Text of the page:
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Alex Trias
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I'm an individual investor based out of Portugal. I focus on investing in companies that produce necessary and irreplaceable products or services, that have durable competitive advantages and well-established dividend growth. My main focus as an investor is portfolio income growth.
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  • The Tug of War

    May 21st, and our reliable friends at Standard and Poors are at it again.  Debt issued by the United Kingdom has been effectively downgraded (which I think is what these rating guys mean when they say "outlook negative"), due in measure to the fact that the United Kingdom has issued so much of it. This certainly opens the door to a downgrade of United States debt - indeed, many other countries' debt as well.  Now if this doesn't roil the markets, what will. The safest assets on the planet.... no longer as safe?!?!?!? EEEEEEEEK!!!!!!

    The Dow Jones Industrial Average is down on the news, sure, by a mere 100 points. What is really going on here? Why shouldn't it be down about 500 points at least? Why is there no panic? Why? There are several possible reasons.

    First, maybe nobody trusts rating agencies. They have been so spectacularly wrong over the last decade, I suspect they have no credibility, or only limited credibility, in the market place.

    Second, and on a similar note, maybe the market has figured out something about debt that the rating agencies haven't. See, when you can borrow money for free on an inflation-adjusted basis, and invest it in anything earning any positive return, you do it because doing it makes you money. Okay, so thanks to the global financial panic, investors are happy to actually PAY the United Kingdom to borrow their money. I think I would downgrade the United Kingdom if they DIDN'T borrow more. Because the fact is, when the government spends, the economy feels it. And it feels good. It generates returns. And those get taxed. And the government makes money. Lots of it. Sure, takes a little while, but with a virtually infinite holding period, a government like the United Kingdom can afford to be patient when it comes to waiting for those returns. I just don't think that Standard and Poors gets that. Maybe that explains the market's yawn-like reaction to this downgrade.

    Third, maybe the whole reason for today's early morning sell off has nothing to do with these rating at all. Many equities indexes in the US and abroad either hit or came within spitting distance of their 200 day moving averages. Some indexes abroad, particularly in China and the emerging markets, are well above these moving averages.  In the context of a bear market, the 200 day moving average offers stiff technical resistance, which is what we are probably seeing right now. Suffice it to say that if the broader markets cannot join the small cap and emerging markets to break above their 200 day moving averages, we're probably looking at a leg lower. If, on the other hand, they do break above, we may be in the earlier stages of a new bull market.  My best guess (and it is a guess) is that we break lower, maybe test the 50 day moving averages as support, before resuming an attack on the 200 day moving averages.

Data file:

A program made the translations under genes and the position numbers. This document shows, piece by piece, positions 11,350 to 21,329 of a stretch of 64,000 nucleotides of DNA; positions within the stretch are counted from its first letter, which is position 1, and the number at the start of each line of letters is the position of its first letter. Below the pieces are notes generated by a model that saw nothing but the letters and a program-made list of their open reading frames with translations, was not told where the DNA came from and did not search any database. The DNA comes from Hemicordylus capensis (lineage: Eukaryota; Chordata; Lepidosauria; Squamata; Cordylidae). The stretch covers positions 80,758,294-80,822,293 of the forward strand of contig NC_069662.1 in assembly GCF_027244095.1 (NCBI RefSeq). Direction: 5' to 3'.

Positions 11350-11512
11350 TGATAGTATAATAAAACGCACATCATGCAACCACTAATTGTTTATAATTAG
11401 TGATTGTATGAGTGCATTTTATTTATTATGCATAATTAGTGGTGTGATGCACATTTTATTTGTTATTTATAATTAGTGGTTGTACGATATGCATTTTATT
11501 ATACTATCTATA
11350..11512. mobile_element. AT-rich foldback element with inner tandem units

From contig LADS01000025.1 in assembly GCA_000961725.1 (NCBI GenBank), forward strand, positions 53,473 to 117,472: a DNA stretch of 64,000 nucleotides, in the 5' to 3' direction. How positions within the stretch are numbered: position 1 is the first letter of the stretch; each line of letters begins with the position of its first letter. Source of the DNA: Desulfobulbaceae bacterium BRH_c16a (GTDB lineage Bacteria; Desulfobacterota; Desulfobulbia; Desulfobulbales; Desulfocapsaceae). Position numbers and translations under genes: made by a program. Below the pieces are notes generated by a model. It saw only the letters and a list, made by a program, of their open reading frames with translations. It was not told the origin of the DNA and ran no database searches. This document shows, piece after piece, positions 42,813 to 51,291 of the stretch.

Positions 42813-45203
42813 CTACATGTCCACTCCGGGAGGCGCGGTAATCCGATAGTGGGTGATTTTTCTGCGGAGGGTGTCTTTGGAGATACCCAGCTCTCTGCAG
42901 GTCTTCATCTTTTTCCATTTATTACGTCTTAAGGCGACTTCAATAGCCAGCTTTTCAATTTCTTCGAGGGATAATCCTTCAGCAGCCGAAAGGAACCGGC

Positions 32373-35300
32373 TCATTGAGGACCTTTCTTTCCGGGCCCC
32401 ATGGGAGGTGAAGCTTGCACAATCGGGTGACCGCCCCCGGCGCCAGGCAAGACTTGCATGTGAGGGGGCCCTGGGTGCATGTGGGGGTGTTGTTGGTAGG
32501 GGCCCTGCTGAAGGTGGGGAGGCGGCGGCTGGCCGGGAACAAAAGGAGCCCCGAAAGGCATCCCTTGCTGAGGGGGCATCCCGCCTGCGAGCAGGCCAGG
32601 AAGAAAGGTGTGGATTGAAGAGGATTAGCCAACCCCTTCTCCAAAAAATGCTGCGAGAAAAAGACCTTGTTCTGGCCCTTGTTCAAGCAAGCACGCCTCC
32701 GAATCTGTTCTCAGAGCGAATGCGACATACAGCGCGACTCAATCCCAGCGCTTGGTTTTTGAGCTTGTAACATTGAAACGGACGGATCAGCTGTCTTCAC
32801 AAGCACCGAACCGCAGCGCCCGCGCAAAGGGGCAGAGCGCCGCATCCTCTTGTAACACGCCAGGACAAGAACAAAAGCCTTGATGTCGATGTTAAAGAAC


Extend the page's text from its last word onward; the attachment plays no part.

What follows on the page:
I diverge from the point, however. The markets, it appears, can take wretched news in stride now without dropping 10% in a day, which at least shows that the panic of last year is abating. If that trend continues, we may see a return of bank confidence and, ultimately, investor confidence. That said, the day is young.

    May 21 10:35 AM | Link | Comment!
  • Technical Cross Roads


    Nobody wants to argue with the market  - at least, not if they can help it.  But how do you avoid doing that when you don't have any idea what the market is TRYING to say in the first place?  The market speaks with a mouth full of marbles, in obscure languages and after having had too many drinks. Then there's a second problem: assuming you correctly translate the market's incoherent ramblings, how do you figure out WHY it's saying what it's saying?
    As to the first problem, I believe that most of the time, technical analysis is a very useful tool to figure out what traders are actually doing, and since these are the guys who set prices, they're basically the market's vocal cords. Technical analysis is descriptive, rather than predictive, so once you decipher the technical signs, that brings you to the next phase of the analysis, which is figuring out what fundamental conditions the market may be reacting to. Do that, and then you can make a somewhat more informed guess about whether these fundamental conditions are likely to persist, and, if so, whether the market's reaction to them is likelier to continue or fade.  At least until the unexpectable arrives un-announced, as it inevitably must and will.